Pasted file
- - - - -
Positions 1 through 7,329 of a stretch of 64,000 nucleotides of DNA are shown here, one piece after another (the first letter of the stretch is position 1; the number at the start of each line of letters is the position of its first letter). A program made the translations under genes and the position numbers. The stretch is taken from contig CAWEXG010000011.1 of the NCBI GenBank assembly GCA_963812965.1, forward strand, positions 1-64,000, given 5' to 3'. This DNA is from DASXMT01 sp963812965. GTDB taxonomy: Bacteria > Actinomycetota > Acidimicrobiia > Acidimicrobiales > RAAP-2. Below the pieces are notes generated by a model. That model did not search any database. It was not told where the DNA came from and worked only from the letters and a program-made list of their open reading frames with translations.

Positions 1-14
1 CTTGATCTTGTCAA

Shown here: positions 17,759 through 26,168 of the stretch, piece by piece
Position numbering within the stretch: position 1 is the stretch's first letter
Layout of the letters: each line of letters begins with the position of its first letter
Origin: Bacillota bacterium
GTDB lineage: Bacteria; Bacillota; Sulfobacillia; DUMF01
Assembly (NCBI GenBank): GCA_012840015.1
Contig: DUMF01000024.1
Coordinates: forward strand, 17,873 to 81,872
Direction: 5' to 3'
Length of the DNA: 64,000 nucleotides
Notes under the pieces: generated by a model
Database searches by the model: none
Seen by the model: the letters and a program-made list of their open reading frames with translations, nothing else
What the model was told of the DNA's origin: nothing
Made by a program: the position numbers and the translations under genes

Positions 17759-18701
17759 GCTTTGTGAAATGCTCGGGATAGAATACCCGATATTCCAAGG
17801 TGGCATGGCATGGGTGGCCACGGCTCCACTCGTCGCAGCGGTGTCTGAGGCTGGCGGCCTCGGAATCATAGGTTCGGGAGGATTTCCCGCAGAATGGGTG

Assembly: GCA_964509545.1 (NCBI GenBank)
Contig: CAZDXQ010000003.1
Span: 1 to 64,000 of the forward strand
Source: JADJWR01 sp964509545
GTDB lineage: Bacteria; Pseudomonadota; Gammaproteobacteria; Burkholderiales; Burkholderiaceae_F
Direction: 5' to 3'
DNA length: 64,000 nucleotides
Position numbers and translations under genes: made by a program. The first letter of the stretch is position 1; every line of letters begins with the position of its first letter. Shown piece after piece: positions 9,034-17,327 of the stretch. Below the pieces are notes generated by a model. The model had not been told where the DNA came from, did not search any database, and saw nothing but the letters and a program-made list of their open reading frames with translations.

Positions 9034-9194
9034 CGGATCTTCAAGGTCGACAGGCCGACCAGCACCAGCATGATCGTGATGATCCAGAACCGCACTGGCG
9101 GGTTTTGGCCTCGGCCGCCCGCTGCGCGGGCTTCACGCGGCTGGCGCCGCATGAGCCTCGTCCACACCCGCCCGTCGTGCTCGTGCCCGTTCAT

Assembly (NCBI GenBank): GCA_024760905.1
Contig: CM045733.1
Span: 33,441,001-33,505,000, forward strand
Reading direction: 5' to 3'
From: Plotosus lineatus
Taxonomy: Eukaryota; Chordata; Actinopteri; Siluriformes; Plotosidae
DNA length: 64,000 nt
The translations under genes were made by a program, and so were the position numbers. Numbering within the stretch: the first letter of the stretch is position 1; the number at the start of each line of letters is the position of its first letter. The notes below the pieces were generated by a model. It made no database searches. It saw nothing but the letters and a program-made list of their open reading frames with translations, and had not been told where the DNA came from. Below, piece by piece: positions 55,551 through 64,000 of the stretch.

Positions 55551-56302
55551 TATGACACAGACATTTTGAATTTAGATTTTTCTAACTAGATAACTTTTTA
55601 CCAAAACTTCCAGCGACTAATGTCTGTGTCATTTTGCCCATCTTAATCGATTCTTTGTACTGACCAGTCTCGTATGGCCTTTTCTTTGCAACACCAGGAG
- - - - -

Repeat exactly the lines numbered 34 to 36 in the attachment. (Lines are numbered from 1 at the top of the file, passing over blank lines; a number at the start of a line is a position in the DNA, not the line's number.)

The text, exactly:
Contig: CM045733.1
Span: 33,441,001-33,505,000, forward strand
Reading direction: 5' to 3'